1.1 What Is Philosophy?
What are some common characteristics of ancient sages in the Greek, Indian, and Chinese traditions?
What characteristics are essential for being identified as a “sage”?
What is the connection between sages and philosophers?
Provide one example of an ancient philosopher or sage who was doing something like natural science. What made this philosopher’s activity scientific?
What does it mean for philosophy to “have an eye on the whole”? How is this different from other disciplines?
Why is it necessary for philosophers to discard suppositions or assumptions that may be acceptable in other disciplines?
1.2 How Do Philosophers Arrive at Truth?
What are five sources of evidence commonly used in philosophy? Which of these are empirical? Which do not require observation or experiment?
What are three techniques used in conceptual analysis? Explain how they work.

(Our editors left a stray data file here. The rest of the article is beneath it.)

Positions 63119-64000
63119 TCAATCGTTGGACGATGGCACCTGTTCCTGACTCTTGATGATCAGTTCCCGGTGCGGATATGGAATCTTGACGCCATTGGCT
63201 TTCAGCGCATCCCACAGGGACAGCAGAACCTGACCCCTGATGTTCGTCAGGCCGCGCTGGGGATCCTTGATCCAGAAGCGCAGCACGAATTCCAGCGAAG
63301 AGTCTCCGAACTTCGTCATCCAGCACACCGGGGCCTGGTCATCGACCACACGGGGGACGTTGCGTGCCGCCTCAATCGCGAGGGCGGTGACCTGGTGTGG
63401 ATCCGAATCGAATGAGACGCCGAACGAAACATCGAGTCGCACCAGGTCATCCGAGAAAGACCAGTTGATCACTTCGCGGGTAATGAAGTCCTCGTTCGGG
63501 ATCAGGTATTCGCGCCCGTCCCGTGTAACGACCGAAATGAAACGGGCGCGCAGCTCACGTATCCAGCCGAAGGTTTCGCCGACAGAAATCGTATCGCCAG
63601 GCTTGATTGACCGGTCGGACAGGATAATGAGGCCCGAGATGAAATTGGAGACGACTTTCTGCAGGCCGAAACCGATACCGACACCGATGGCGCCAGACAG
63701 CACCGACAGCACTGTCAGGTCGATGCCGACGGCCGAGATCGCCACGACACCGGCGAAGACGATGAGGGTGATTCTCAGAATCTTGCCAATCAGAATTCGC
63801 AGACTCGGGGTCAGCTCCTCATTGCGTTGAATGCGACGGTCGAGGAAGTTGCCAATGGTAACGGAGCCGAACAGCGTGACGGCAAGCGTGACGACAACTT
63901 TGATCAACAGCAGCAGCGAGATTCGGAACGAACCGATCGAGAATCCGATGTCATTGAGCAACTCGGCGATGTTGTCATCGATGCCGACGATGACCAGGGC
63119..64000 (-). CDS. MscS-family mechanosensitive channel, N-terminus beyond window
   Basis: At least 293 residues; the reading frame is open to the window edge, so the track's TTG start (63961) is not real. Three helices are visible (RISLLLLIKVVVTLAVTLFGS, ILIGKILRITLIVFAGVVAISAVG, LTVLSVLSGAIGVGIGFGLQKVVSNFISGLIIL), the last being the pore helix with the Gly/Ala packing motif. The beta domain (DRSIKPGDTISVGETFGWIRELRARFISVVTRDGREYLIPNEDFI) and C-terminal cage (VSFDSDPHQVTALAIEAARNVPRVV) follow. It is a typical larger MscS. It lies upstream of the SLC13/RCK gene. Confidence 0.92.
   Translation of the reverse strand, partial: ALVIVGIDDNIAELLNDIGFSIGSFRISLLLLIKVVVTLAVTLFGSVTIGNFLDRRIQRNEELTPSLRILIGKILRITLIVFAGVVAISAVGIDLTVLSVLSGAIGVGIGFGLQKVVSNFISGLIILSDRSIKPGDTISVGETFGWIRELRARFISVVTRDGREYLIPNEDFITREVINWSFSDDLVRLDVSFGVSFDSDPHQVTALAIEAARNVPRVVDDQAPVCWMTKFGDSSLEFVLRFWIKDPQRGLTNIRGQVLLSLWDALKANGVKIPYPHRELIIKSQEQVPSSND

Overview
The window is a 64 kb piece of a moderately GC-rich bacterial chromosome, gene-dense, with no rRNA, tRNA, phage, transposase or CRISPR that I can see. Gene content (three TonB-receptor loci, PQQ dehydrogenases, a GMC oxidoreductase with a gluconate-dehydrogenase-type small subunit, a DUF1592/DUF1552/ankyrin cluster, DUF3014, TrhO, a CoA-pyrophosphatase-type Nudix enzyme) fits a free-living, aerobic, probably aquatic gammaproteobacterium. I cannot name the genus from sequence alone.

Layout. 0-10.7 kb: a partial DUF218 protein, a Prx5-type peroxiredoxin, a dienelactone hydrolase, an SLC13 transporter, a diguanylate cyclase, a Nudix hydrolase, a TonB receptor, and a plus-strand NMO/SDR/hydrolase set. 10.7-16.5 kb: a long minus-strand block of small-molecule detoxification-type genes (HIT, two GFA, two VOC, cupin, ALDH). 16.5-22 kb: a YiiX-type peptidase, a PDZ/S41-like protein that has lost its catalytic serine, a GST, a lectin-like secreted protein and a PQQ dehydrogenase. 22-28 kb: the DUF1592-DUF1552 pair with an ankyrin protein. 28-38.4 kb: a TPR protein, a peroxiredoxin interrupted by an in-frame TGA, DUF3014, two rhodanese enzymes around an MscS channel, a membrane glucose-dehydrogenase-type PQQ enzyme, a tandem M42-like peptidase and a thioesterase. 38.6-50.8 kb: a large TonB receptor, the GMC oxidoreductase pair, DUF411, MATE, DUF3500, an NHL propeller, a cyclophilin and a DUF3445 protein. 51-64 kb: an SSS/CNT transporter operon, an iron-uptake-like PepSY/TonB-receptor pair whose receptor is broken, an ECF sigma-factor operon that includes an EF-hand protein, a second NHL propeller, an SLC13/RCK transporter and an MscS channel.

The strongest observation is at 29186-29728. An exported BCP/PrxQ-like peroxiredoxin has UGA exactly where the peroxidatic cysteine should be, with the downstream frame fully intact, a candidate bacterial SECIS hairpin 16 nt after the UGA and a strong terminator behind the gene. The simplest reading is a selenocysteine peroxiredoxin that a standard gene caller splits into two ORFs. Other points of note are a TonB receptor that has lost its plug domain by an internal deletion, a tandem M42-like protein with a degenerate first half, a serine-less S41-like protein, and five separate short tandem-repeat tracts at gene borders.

What is coherence? What does it mean for a set of beliefs or statements to be coherent?
What do philosophers mean by intuition?
What are thought experiments?
1.3 Socrates as a Paradigmatic Historical Philosopher
Consider Socrates's conclusion that "human wisdom is worth little or nothing." Do you think this is true? Why or why not?
Do you think the Socratic method is an effective way of maintaining humility about knowledge?
What do you think Socrates means by "the life which is unexamined is not worth living"? Do you agree?
Compare and contrast Socrates's moral philosophy with that of the Hindu principle of ahimsa.
1.4 An Overview of Contemporary Philosophy
What are the primary areas of specialization in academic philosophy?